Last night I was watching (again) the brilliant documentary Fire in Babylon, about the rise of the West Indies’ cricket team, in the 1970s and early 80s, to global domination. I was watching it with my thirteen-year-old, who was amazed to see batsmen facing first Lillee and Thomson and then the West Indies’ fearsome pace bowlers without any of the armour plating with which batsmen these days encase themselves when they trot out to face even the most routine medium-pacers.
It’s a great film, which leaves no doubt about the serious motives behind the West Indies players’ determination to prove themselves not only equal to, but better than, the other Test nations and most especially England, the ‘former masters’, as several of the players put it. (Bunny Wailer, with relish, describes West Indies’ trouncings of England as ‘like the slaves whipping the asses of the masters’.) It’s also a fabulous opportunity to catch glimpses of the team in its pomp – Michael Holding’s beautiful glide to the wicket, Viv Richards’ imperious thrashing of the ball into the boundary ropes, and nonchalant, unwavering stare back at the bowler who’s just tried to bounce him out.
But there are a couple of issues raised by the film that are genuinely disconcerting, in somewhat different ways. The first is simply the scale of the decline of West Indies as a Test-playing nation: from undisputed world champions over a period of fifteen years (a record Michael Holding points proudly to over the closing credits) to abject losers who seem barely able to find eleven players who look as though they want to be on the field. It’s a very sad state of affairs for cricket and has been for a long time, but it’s thrown into very sharp relief by this film, which shows exactly what was at stake in West Indies’ fight to get to the top – why it mattered so much that a team of black men could become, and remain, winners.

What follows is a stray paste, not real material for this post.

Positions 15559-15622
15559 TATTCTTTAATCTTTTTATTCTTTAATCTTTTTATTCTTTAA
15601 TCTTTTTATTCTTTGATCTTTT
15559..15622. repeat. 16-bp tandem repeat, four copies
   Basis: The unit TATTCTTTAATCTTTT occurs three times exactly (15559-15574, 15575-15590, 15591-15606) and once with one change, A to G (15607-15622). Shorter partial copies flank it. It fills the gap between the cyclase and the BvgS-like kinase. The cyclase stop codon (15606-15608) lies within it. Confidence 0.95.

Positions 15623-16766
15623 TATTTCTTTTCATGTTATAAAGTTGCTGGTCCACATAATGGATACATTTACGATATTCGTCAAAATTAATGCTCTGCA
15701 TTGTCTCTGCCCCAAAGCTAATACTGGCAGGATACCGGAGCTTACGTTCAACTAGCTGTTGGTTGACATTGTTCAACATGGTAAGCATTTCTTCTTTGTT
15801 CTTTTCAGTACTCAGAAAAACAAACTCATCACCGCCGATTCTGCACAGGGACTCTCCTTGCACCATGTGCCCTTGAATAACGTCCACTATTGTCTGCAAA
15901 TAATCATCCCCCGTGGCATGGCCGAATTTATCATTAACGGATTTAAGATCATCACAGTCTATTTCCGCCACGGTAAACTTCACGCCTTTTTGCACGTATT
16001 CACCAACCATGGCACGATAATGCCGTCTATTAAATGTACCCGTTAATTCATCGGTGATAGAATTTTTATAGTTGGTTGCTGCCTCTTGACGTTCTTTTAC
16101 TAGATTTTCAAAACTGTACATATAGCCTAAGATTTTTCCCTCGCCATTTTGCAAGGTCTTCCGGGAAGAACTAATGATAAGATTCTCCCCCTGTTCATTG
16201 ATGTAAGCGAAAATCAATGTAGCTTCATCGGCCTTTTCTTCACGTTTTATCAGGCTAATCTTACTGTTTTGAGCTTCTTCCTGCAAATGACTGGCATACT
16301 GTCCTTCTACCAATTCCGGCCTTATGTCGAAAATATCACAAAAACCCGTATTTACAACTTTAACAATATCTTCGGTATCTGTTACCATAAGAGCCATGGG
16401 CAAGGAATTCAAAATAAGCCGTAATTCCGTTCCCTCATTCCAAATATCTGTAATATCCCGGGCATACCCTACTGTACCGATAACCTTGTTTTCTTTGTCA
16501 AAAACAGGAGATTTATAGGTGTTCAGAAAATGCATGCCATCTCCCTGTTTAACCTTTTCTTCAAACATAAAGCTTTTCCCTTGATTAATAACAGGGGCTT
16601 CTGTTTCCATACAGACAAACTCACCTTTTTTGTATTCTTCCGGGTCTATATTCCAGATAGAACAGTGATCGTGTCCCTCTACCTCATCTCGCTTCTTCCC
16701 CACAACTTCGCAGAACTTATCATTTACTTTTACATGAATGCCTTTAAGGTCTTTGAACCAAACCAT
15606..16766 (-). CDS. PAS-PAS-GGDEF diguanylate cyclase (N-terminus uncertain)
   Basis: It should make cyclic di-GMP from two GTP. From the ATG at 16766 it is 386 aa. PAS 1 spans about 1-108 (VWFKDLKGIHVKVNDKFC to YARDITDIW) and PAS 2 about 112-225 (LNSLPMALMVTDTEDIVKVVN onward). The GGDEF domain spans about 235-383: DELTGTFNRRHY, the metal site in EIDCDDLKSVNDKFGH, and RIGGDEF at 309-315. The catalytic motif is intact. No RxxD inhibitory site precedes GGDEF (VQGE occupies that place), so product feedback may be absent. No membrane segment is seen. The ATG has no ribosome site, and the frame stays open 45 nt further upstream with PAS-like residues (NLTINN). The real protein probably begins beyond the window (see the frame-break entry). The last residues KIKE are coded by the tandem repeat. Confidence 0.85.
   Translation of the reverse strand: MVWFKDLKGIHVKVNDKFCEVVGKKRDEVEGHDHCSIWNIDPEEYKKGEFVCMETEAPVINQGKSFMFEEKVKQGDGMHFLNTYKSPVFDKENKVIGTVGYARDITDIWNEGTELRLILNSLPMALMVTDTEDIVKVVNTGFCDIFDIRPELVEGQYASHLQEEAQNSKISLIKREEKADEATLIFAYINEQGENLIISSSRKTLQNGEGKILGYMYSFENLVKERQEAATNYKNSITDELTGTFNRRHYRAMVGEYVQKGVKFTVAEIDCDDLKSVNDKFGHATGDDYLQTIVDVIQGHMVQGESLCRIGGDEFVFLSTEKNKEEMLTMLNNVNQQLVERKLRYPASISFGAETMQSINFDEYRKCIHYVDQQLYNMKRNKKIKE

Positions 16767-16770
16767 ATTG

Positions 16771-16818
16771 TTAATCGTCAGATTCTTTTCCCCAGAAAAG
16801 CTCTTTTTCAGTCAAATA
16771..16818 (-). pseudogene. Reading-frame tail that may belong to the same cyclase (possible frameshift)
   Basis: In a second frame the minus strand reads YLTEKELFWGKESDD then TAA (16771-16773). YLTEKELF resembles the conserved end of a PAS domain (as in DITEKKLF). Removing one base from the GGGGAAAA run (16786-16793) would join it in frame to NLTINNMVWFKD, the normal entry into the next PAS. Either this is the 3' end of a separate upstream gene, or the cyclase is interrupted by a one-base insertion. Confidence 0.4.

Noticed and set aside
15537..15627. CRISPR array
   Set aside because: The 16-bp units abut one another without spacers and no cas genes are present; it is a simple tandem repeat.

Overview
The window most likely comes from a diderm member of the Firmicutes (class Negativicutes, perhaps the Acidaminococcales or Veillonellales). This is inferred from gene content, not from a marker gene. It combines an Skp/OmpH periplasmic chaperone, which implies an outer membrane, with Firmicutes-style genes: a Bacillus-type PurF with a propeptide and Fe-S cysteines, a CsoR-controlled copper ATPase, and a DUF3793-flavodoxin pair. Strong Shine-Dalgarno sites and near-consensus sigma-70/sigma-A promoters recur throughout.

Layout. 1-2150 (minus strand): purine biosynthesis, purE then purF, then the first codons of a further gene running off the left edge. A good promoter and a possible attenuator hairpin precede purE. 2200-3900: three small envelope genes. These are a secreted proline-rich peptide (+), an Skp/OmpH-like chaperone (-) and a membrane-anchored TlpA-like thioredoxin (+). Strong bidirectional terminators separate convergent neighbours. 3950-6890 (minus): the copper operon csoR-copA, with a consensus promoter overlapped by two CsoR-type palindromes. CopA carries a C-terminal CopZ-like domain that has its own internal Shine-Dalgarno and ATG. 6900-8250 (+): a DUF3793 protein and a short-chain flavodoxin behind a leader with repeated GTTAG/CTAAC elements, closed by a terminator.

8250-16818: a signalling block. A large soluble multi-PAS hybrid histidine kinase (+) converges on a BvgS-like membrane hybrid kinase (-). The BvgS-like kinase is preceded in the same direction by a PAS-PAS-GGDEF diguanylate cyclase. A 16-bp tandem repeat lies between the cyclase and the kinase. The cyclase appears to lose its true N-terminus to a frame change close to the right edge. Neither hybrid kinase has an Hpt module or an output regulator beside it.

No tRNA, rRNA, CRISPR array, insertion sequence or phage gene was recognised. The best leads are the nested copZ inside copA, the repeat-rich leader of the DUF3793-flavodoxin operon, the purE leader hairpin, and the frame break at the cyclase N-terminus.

The second issue is one that I’m still struggling to get my head round: the invitation extended to the West Indies team by the apartheid regime in South Africa to go and play cricket there – and the fact that several of the players, including Colin Croft, accepted this invitation. Croft features, alongside Richards, Holding, Andy Roberts and Gordon Greenidge, as one of the main ‘talking heads’ in the film, and it came as a shock to me – having watched him speak of the team’s pride and the racism they had to overcome – to discover that he had taken the money and gone to South Africa. It’s quite painful to watch him justifying his decision to go (he attempts to equate it with going to Australia, along with the rest of the Test team, to play in Kerry Packer’s World Series Cricket), especially set alongside Richards’ and Holding’s vehement responses. Richards’s voice is menacingly quiet as he recalls the regime’s offer to him of the status of ‘honorary white’, and dismisses any idea that he could have accepted; but there are visible tears in his eyes as he recalls Desmond Tutu’s telling him how much Nelson Mandela, then still imprisoned, had appreciated the refusal of most of the West Indians to play in South Africa. Holding, for his part, simply says, ‘What is wrong with the colour of my skin, or my ethnicity? Why should I be an honorary anything other than what I am?’ Croft admits that, after the trip to South Africa, knowing the likely reception he would face at home, he didn’t go back to the West Indies, but went instead to Florida. He never played for West Indies again. It seems a sad end for one of a group of extraordinary cricketers, whose achievements surely stand for matters of great importance far beyond the game of cricket.